"We want people to celebrate and enjoy our parks," said Kathryn Ott Lovell, who heads the nonprofit Fairmount Park Conservancy, which coordinates the event with the city's Department of Parks and Recreation. One of the conservancy's mottoes, she said, is "not, 'Bring parks back to life,' but, 'Bring people back to parks.' If people aren't using the parks, then they're not vital, and any improvements aren't worth anything."
During 2012's weeklong celebration, there were 40 events; this year, there will be twice as many, including craft and plant sales, takeaway-art programs, guided walks and lectures, and group picnics.
Ocasio hopes the events will bring new visitors to McPherson Square so she can show them the change from what was once "Needle Park" - a place for drug users to dump their trash.
"In the past, the community didn't want to come here. They'd say, 'There's nowhere to sit. There's no place for my kids to play,' " said Patty-Pat Kozlowski, who works in the stewardship division of the city's Parks and Recreation Department.
Now, the one piece of equipment the park used to have - an old, twisted slide with a hole in it - has been replaced with a full playground. There are benches where parents can sit while their children play, and picnic tables where they can enjoy a meal al fresco. A mobile police unit is a near-constant presence. More than 85 trees planted last year are thriving.
Kozlowski said people and groups were requesting permits from Parks and Rec to hold events in McPherson Square. Neighbors have taken an active interest in maintaining the progress. She pointed to several houses on the border: That man helped build the benches. That man keeps an eye out for wrongdoing.
"Five years ago," she said, "people would never have thought that something so big and so good could happen here."
Maureen Tate, who chairs the park committee for the Cedar Park Neighbors association, said the same about her West Philadelphia park. Ten years ago, a cyclone fence surrounded the grounds, "making it look more like a cage than a park," Tate said. Most residents avoided the area, especially at night, leaving it open to drug dealers and users.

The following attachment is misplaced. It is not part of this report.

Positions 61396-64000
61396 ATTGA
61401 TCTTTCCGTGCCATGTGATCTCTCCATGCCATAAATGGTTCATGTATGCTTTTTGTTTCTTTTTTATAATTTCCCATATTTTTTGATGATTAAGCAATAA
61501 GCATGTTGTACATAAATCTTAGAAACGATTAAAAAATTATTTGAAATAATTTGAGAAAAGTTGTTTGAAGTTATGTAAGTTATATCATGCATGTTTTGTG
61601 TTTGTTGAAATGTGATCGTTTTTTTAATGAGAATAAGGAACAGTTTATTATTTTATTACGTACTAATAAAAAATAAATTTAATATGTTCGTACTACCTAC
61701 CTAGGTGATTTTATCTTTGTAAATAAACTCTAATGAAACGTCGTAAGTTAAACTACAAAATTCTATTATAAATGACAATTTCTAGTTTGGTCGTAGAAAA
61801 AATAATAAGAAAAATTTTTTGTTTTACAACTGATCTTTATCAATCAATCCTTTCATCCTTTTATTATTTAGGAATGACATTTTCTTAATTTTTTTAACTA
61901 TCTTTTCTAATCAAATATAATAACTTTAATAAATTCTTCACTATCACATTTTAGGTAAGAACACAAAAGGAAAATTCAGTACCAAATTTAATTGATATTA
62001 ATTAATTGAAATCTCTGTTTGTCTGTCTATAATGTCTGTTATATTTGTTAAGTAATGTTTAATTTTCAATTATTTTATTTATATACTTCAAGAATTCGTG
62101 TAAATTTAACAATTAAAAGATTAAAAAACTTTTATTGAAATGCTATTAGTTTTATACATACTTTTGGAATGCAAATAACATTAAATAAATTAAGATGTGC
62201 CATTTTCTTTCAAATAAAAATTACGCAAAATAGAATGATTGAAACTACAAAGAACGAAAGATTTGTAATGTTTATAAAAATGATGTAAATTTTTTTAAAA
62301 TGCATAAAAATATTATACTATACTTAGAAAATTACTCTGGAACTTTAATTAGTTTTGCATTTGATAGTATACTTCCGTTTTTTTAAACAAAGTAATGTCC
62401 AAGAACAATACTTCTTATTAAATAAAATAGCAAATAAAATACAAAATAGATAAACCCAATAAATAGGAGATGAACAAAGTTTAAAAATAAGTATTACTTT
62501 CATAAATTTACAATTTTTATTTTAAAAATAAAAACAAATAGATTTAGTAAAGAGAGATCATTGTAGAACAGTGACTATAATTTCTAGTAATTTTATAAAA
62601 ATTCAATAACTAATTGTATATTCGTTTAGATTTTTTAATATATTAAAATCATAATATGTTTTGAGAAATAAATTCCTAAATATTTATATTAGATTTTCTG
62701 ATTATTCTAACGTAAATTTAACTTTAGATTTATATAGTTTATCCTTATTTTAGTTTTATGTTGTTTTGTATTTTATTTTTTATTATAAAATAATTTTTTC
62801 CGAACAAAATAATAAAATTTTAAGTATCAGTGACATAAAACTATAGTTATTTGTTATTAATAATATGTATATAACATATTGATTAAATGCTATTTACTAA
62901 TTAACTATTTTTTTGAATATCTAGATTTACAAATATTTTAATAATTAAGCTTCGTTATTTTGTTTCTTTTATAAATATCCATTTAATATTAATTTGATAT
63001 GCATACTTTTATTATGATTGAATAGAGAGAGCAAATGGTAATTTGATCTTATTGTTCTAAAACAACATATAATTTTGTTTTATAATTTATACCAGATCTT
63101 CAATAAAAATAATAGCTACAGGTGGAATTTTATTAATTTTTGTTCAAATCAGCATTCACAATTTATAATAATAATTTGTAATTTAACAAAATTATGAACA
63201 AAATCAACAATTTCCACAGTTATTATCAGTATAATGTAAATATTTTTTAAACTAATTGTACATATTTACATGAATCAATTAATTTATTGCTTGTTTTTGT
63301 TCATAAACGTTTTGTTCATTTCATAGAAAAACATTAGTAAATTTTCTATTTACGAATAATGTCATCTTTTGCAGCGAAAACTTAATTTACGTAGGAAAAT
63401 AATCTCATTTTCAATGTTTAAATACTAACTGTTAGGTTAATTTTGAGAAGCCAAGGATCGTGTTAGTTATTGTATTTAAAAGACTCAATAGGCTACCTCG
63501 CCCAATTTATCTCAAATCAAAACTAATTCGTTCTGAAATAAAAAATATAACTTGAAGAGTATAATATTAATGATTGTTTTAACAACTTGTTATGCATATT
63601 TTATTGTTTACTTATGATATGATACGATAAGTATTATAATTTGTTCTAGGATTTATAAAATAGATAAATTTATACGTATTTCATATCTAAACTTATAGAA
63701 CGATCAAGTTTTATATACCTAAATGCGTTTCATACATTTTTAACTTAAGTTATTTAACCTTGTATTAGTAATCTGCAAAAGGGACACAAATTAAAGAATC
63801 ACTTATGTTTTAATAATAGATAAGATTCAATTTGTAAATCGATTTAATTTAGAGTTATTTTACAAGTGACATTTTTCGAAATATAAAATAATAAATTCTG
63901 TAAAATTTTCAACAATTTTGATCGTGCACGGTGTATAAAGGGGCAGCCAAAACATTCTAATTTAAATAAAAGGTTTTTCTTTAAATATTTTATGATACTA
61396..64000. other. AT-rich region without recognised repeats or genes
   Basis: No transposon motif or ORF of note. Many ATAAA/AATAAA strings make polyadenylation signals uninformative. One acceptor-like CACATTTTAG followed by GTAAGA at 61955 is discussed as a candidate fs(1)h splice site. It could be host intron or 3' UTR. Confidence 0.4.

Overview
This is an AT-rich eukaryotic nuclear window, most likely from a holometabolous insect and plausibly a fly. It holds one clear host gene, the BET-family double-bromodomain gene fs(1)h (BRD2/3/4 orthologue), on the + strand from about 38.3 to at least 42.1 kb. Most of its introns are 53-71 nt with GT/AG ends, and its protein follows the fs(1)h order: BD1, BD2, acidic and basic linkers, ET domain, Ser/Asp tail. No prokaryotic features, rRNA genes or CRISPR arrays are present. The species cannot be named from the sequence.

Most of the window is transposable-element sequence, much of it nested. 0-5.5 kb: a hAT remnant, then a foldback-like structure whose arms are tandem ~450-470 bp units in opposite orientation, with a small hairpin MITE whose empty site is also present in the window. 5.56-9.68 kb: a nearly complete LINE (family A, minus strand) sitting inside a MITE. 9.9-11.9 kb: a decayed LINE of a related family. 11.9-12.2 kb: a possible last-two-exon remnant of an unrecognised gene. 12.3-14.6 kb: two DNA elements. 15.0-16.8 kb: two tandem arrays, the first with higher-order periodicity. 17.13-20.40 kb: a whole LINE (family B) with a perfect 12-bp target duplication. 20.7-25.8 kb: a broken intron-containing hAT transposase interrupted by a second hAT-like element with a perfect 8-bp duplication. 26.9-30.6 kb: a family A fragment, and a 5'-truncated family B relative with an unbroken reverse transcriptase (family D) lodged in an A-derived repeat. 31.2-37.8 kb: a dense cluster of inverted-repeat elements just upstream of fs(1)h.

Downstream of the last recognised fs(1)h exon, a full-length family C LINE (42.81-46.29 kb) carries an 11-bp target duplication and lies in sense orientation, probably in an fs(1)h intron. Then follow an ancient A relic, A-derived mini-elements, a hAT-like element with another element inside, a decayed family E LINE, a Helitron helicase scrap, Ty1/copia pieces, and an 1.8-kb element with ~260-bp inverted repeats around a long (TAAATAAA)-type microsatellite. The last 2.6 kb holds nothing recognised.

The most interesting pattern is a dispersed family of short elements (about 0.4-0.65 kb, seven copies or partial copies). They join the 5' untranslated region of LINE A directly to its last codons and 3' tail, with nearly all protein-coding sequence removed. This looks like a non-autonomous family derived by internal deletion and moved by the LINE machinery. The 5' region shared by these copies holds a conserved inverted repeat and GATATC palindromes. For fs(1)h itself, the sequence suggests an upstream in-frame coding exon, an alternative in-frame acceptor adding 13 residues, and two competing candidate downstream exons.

Through neighbors' efforts, the fence came down, gardens were planted, and the World War I monument, installed in 1924 and long neglected, was cleaned. For the first time, there are lights in the park. New benches and new paths have further improved the scene.
"To us, it's a sign that something is afoot," Tate said. "Something's changing. The improved park reflects the improved morale of the neighborhood."
Love Your Park Week also inspires volunteers such as Tate, who have long worked to improve their communities. Because of it, they now feel they have official support and are happy to be showcased by the organizers.
"I feel like I'm part of something bigger," she said. "It's nice to know it's happening all over the city and not just in our neighborhood."
In fact, it's a good idea to get out of your neighborhood, Lovell said, and not just during Love Your Park Week. Lovell is a fourth-generation Philadelphian, but she had never visited Wissahickon Valley Park in Northwest Philadelphia until she took her job at the conservancy three years ago.
"I grew up in a rowhouse and didn't spend much time outside my five-block area. Now, I was a 30-something-year-old woman who hadn't been there," she said. "I went and I was blown away. I called my mom from the park and said, 'Oh my God, how could we never have come here?' "
Now, Lovell and her family are frequent Wissahickon visitors. She often visits other parks, too, and usually finds herself excited by the trips.
"Each neighborhood has its own Wissahickon in some way," she said. "We need to really lift and showcase our parks."
PARTIES FOR PARKS
Love Your Park Week runs from Saturday to May 17. Most events - a traveling class called Art in the Park, a variety of musical performances - are free. Some have charges ranging from $2 to $25. A few highlights:
Saturday Pie in the Sky Festival: Food trucks and kite-flying in Penn Treaty Park, 1341 N. Delaware Ave. Noon to 6 p.m.
Sunday Mother's Day Fest: Bring mom to Franklin Square for brunch, flower- craft activity, and tickets for the Parx Liberty Carousel and Philly Mini Golf. 11 a.m.-1 p.m., $25. 200 N. Sixth St.
May 16 Edible Bugs Dinner: Come hungry and learn about the delicious and sustainable practice of eating insects. 6 p.m., $5 (registration required), Wissahickon Environmental Center, 300 Northwestern Ave.
May 17 Spring Love Your Park Day: Join the Friends of Marconi Plaza for a park cleanup, then pony rides, face- painting, and food. The American Cancer Society will hold a Relay for Life event. 10 a.m. to 10 p.m., Marconi Plaza, Broad Street and Oregon Avenue.
Find a full calendar at loveyourpark.org/